The genre sets the tone and adds to what your venue has to offer. It has the most significant impact on the type of audience you attract and what they get out of the experience. Therefore, picking the top 40 hits could be more of a distraction than an attraction in a luxury space. Classical music may make you seem stiff and boring. Relaxing music such as soft acoustic or traditional jazz compliments fine dining and lounges and focuses attention on the restaurant cuisine and service quality. Electronic and ambient genres are background music; they are upmarket and draw in a business crowd, whereas younger laidback demographics prefer indie and rock music.
Musicscape impacts an overall customer perception of service times
Customer perception of time and how fast it flows proves the power that live music has over making your venue a destination instead of a stop-off point. It can provide a distraction from perceived wait times when it comes to food or a table during a busy service or ordering a drink at the bar. Music can create flow and ease in the way service is delivered, and smooth the interaction with staff members, who are also more relaxed and productive.
By understanding how you can use behavioural effects to get the best out of your live music space, you can create an immeasurable impression of lasting memories and joy amongst your attendees. It can mean the difference between watching a great live act with your mates and forgetting all about the 15 minutes you spent waiting on a beer; how fantastic the vibe and service were because the music reinvigorated you after a draining day at the office. Live music makes everything better. Including life!
If you’re ready to follow those wise words from Neil Young and choose some awesome live music artists, Muso can help you connect. We specialise in introducing more live music to the world by taking care of the whole booking process, from discovery, booking and scheduling, to invoicing and payment. If you’re not sure where to start, or you want to chat to one of Muso’s team on how to create the perfect live music experience for your venue, you can book a call here.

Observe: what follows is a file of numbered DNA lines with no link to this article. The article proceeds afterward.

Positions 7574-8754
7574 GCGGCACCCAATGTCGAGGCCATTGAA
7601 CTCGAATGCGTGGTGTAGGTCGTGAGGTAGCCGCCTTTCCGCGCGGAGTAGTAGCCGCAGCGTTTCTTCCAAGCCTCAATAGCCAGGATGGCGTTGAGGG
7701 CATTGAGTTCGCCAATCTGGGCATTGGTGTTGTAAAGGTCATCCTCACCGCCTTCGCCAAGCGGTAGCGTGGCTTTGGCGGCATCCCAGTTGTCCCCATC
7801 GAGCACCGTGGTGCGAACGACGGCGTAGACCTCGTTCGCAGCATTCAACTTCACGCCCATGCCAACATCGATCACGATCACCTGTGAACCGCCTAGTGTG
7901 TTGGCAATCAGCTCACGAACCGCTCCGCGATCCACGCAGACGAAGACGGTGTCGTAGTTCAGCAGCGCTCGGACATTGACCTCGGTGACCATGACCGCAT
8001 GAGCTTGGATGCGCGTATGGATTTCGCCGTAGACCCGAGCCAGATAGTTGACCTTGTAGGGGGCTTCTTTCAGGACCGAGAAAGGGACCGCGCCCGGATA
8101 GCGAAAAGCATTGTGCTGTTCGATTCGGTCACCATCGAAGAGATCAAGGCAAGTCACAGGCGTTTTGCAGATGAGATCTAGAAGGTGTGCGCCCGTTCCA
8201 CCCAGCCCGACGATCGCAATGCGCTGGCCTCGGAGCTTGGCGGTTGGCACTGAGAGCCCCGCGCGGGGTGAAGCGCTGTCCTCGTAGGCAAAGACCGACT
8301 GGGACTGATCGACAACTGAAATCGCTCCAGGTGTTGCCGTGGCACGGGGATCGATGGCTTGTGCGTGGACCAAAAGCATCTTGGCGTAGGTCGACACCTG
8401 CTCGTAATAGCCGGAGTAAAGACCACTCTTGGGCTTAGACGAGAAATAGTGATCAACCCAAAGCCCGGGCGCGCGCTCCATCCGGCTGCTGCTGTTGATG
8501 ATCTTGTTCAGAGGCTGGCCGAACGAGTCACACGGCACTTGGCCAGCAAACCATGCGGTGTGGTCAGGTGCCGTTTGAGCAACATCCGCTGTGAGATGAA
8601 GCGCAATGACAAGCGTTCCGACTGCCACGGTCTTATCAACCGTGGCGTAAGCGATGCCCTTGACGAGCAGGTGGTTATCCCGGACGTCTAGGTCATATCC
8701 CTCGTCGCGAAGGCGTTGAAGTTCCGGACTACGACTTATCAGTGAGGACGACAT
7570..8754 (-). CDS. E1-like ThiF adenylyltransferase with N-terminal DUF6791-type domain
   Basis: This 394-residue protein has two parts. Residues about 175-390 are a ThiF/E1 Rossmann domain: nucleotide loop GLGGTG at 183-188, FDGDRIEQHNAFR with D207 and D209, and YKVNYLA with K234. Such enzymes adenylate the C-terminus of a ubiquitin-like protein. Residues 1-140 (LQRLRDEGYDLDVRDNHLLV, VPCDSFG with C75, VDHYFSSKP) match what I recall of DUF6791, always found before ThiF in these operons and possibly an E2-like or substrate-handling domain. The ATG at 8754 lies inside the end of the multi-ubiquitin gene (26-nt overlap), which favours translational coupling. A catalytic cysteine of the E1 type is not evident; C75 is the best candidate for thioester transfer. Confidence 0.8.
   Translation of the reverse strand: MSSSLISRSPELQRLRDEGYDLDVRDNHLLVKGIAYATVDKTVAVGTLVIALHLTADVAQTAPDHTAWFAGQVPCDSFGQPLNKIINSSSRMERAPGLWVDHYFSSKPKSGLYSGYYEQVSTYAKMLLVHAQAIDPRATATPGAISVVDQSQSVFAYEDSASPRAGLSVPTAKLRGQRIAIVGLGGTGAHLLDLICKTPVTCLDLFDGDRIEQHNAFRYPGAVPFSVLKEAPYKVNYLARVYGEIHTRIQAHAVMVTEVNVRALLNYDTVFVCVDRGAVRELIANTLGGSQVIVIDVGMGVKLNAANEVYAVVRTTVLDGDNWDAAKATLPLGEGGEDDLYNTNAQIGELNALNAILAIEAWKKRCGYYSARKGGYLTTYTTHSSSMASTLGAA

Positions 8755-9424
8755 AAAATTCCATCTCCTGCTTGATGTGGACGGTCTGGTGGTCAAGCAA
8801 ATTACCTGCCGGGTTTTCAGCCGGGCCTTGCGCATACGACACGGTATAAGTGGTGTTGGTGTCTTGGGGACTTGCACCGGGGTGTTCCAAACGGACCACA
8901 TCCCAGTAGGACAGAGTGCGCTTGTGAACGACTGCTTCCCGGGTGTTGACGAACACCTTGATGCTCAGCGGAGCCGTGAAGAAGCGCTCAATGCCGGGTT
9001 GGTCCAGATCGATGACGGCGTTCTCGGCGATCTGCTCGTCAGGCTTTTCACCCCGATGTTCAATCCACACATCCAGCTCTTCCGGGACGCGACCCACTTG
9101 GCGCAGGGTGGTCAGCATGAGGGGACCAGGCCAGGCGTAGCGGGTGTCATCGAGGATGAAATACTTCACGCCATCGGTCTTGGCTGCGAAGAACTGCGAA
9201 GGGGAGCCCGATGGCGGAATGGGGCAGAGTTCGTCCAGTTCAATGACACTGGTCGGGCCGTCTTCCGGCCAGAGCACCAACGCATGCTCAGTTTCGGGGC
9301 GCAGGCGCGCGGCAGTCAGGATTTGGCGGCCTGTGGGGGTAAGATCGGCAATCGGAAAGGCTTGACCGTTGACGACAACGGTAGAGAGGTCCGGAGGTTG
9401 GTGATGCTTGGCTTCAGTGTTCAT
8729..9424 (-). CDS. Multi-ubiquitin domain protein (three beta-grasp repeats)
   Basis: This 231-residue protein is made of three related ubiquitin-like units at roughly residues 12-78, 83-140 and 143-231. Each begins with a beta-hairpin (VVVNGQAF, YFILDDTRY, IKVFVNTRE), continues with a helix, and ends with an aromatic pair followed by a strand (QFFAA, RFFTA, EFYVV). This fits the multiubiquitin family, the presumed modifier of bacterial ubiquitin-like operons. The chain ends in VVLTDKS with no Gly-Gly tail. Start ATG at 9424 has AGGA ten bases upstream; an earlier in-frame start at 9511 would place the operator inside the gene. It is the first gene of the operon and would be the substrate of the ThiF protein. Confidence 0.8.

Our venue's general mode of service may have been disrupted due to the closure of our doors, but our customers are still out there and keen to stay connected to their local favourites
Words by Kavina.
BoomChild have released a new dance-floor banger, and my Tasmanian oak floor boards are here for it.
Words by Peta.
The only plus side of some psycho virus out there stopping us all from playing gigs and slamming on the industry we love, is that we’ve been given the ticket to a one-way forced staycation. A journey of artistic discovery, where one slows down in order to keep up and come out the other side. Where finding new ways to be creative will keep you from falling into the decline of insanity.
Words by Kavina.